We note that with the current fitting scheme, the resultant distributions are dependent on the assumptions made in providing the possible particle sizes. To achieve optimal quantification during size extraction, the sizes chosen to represent each class of organelle must be optimized. When determining the specific sizes to include, as was discussed in Sec. 2.4, the addition of sizes in the range of mitochondrial lengths did not significantly improve the fits, nor did the addition of sizes in the nuclear range. These analyses suggest that neither mitochondria nor nuclei are primarily responsible for the change in ESS signal in this study, although changes in the ultrastructure of these organelles on a scale of cannot be ruled out. In continuing studies, we plan to explore alternatives and enhancements to the fitting scheme, and to conduct biochemical studies that manipulate specific pathways.
The results from the apoptosis time course experiments demonstrate that the method we have implemented for measuring wavelength-dependent elastic scattering from cell cultures in the backward direction is capable of capturing changes in spectra acquired from apoptotic cell cultures relative to control cultures over time, and that changes are seen at time points earlier than observed by any standard assays for apoptosis. The accompanying size extraction algorithm can accurately size particles from scattering phantoms in the size range of interest, and this algorithm has also been applied to the scattering spectra of cell cultures and employed to extract size distributions. These size distributions reveal a decrease in contribution of Rayleigh and scatterers, with a corresponding increase in contribution from scatterers in cells treated to undergo apoptosis. We are currently investigating the biological origins for the difference in scattering signal. To the best of our knowledge, this work represents the first report of the successful use of spectral backscattering measurements to quantitatively monitor apoptosis in vitro. Work continues to develop the method into a reliable quantitative technique.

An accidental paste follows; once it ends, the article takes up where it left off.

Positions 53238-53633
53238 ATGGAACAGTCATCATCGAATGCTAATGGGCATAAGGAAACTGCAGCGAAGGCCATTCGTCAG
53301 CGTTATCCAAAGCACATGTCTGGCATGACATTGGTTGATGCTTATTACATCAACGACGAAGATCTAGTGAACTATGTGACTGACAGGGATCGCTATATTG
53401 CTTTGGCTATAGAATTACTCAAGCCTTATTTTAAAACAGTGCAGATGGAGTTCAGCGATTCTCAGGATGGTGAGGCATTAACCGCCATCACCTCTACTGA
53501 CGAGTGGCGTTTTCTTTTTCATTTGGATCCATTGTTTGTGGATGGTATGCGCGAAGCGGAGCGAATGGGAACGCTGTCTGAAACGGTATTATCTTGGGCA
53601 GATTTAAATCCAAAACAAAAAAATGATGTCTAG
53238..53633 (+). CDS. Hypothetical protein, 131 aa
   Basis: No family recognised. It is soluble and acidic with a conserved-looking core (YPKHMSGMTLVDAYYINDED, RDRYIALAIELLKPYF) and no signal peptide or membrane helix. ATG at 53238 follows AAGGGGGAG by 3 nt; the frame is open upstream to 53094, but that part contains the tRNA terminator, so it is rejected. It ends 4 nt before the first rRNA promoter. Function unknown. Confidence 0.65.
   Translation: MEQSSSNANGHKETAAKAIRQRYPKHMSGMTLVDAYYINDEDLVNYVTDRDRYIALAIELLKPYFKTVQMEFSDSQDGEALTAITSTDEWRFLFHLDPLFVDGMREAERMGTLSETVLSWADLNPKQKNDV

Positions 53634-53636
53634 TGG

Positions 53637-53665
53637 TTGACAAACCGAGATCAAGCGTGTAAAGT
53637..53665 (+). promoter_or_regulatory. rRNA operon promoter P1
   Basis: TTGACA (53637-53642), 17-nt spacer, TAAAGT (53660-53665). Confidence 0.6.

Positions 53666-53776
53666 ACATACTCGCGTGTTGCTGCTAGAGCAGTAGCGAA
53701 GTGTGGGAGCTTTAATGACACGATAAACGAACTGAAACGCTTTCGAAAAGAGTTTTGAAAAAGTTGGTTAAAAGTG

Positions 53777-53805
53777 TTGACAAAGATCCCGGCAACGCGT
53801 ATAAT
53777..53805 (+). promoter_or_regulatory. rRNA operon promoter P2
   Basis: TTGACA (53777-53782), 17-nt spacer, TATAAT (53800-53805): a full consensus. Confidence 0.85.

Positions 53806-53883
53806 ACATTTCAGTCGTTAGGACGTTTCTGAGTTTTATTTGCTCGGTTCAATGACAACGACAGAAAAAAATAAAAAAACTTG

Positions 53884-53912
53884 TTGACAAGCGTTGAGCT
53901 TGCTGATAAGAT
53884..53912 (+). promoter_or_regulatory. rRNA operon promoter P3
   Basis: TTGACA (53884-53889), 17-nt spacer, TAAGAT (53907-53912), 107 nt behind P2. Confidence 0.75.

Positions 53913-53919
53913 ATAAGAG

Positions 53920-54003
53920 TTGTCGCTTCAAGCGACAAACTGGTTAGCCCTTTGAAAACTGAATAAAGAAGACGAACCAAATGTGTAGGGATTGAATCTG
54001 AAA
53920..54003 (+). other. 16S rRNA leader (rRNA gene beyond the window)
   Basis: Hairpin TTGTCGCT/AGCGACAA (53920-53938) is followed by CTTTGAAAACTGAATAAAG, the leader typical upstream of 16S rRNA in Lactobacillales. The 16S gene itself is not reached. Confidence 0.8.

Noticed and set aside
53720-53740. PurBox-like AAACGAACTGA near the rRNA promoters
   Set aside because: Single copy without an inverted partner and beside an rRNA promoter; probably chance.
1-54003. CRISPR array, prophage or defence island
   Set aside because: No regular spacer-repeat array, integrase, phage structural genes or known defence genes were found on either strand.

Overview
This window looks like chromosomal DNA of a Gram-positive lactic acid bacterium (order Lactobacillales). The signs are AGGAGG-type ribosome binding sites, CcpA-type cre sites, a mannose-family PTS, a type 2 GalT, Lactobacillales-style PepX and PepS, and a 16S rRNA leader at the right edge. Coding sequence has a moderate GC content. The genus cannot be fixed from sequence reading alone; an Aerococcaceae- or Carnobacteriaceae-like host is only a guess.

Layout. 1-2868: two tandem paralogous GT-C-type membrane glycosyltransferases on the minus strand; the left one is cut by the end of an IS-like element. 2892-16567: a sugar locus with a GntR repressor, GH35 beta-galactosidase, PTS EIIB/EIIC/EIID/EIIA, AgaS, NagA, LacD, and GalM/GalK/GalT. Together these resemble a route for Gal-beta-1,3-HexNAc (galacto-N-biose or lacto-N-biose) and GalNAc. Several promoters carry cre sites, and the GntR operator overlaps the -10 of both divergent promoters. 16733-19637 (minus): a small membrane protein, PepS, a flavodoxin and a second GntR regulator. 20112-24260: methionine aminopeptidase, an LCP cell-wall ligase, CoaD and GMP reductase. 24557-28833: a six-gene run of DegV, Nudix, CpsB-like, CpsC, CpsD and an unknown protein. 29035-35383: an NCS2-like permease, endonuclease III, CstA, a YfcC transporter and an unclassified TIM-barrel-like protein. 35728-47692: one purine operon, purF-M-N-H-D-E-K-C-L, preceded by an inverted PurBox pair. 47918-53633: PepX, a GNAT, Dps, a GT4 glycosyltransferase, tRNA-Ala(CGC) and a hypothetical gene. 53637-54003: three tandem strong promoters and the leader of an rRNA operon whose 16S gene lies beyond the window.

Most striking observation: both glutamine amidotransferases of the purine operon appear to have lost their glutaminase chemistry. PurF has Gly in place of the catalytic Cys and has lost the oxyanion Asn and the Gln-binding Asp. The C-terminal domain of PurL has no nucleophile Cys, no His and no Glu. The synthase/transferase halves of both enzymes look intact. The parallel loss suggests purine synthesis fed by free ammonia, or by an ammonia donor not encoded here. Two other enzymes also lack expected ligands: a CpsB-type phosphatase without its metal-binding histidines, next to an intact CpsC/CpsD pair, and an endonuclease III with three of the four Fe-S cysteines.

This work was supported in part by the NIH/National Cancer Institute (U54 CA104677), by the NIH/NIBIB (R21 EB009543), and by the Boston University Photonics Center.